The FTX Saga - How To Not Go Bankrupt
“FTX has made all other frauds look like amateur hour” - Kurtis Hanni
If you haven’t already heard, FTX, the crypto exchange, has been all over the news for what people are calling “a scandal for the ages”. The exchange was founded in 2019 and had over one million users. It was also argued to be the third-largest cryptocurrency exchange by volume, globally.
The company has filed for bankruptcy and a lot of information about its management (or mismanagement) has come to the light since then. It might interest you to know that this very company had a valuation of about $32 billion just weeks ago.
Bankruptcy allows people or businesses who can no longer pay their debts to sell off their assets to offset liabilities or through a repayment plan usually in installments over the course of three to five years.
In a bankruptcy case, assets are measured and evaluated, and the assets may be used to repay their debt.
In this article, we explore some of the company’s missteps, and why they were sure to land on the rocks. This should help provide you with a mental model, to trigger your alarms if or when your business is guilty of any of the following practices.
- Misappropriation of funds: The Company used corporate funds to purchase homes and other items for employees and advisors with no documentation or mention of these transactions as loans.
A corporation is an independent entity, created by law in order to carry on business. As a result, the business is not liable for the burdens or personal responsibilities of its owners or employees.
- Current Ratio of 0.1:1: The current ratio is a liquidity test that measures a company’s ability to pay short-term liabilities or obligations within one year. The current ratio provides investors and analysts with insight on how the company can utilize its current assets (assets that can be converted into cash within one year) to offset its debt obligation and other liabilities.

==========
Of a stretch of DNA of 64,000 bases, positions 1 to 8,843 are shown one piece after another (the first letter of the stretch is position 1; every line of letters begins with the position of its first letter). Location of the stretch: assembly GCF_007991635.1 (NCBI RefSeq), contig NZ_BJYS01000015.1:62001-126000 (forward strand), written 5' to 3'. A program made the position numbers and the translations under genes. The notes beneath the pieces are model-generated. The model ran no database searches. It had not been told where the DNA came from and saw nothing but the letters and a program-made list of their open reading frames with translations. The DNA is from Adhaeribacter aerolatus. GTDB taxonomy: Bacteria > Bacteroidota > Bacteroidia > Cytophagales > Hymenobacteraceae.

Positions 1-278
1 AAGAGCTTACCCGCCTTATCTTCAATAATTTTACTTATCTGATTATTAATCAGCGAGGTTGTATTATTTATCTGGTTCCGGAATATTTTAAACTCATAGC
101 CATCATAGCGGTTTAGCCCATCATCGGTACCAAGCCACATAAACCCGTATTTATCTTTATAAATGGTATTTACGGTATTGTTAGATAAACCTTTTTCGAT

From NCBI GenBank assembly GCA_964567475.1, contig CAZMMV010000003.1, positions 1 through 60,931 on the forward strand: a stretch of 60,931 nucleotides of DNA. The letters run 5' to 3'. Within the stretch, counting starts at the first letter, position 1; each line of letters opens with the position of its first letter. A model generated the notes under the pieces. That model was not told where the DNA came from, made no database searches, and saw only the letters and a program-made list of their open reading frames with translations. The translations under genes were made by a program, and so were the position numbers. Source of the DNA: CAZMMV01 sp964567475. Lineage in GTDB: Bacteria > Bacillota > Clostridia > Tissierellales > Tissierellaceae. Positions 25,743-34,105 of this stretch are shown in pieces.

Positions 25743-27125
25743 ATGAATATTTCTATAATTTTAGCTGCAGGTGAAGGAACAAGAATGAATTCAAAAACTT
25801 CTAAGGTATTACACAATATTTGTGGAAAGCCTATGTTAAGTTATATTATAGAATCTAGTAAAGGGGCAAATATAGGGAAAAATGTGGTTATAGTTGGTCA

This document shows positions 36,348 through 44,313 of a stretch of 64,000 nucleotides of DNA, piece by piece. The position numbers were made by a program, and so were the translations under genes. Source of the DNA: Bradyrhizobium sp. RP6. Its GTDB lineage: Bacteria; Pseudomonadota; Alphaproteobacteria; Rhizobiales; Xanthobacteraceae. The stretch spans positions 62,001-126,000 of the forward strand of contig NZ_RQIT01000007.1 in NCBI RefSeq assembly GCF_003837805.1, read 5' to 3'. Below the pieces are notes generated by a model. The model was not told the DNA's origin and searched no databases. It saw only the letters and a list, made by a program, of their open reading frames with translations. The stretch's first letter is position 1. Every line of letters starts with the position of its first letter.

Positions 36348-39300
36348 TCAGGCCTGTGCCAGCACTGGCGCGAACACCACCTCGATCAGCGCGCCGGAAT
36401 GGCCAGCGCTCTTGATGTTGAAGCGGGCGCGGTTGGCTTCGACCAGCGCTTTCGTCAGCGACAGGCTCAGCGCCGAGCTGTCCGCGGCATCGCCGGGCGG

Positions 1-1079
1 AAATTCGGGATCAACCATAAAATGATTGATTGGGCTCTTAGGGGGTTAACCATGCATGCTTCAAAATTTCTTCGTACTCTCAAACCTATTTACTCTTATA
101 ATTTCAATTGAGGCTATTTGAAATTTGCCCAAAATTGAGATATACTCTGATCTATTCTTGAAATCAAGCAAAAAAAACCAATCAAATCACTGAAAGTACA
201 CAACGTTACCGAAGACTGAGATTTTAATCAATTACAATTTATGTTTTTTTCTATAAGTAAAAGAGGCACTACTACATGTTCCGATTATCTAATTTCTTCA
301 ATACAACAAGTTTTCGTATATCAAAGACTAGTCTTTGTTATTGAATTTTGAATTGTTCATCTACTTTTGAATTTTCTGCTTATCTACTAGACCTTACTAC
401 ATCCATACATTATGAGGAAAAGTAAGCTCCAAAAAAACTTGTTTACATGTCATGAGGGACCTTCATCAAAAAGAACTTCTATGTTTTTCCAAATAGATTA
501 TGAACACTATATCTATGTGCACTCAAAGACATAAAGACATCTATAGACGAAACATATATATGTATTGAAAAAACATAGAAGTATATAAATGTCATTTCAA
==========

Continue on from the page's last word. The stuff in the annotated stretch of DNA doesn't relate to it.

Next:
Generally, the acceptable current ratio of a company is 2:1, which means that the business has two times more current assets to cover its short-term liabilities.
FTX was reported to have less than $1 Billion in liquid assets Versus $9 Billion in total liabilities which means that they could barely cover 10% of their liabilities in a liquidation scenario like this one.
- Corporate Governance Failure: Standard practice demands that board meetings are necessary for company governance. It requires shareholders to come together to discuss the company's progress and future plans. But the company found a way to skip this step and go straight to the decision-making process.
This means that shareholders were not involved in decision-making, which has become problematic, as there was no room for adequate checks and balances within the organization.
- Accounting Failure: The company had a history of not keeping accurate records, including its employee count. They failed to maintain proper records of whom they employed and what those employees did. This means their total employee count was probably higher than the number of people who actually worked for them. According to reports, attempts to find presumed employees have proven unsuccessful.
The company also lacked appropriate disbursement controls for business-related expenses. Expenses were arbitrarily approved through communication channels, evidence of which were automatically deleted within a short while.
The exchange failed to reconcile positions on the blockchain and kept the misuse of investors' funds a secret. Balances of customer crypto deposits were not disclosed in their financial statements.
It is important for a business to maintain accurate accounting records and books, as it provides information on the company’s financial performance which is a metric used by stakeholders to make business decisions. A lack of transparency in financial reporting makes for unreliable information and a case for fraud.
- Unfair dealings with Related-party Transactions: Alameda Research, a cryptocurrency trading firm, owned by the same CEO as FTX, Sam Bankman-Fried, traded on FTX with other institutional and individual traders.
Alameda was announced to be secretly exempted from Margin call protocols, which happens when leveraged positions are closed out of a trade due to significant changes in the price of an underlying asset. As a result, Alameda could have been running on losses, placing the company’s liquidity at risk.
Investors' funds are entrusted to a business with the sole purpose of making money, and not to meet the personal needs of business owners. Funds should be managed responsibly. A business should have two times more current assets to cover its short-term liabilities.
Regulatory and statutory rules, practices, and processes are to be upheld in business management. The importance of accuracy and transparency in financial reporting cannot be overemphasized. It is imperative to have a well-equipped and trained Accounting Team.
Business protocols and standards should be adequately practiced regardless of existing relationships.
This list is not exhaustive, but it covers a fair deal of red flags you should be aware of.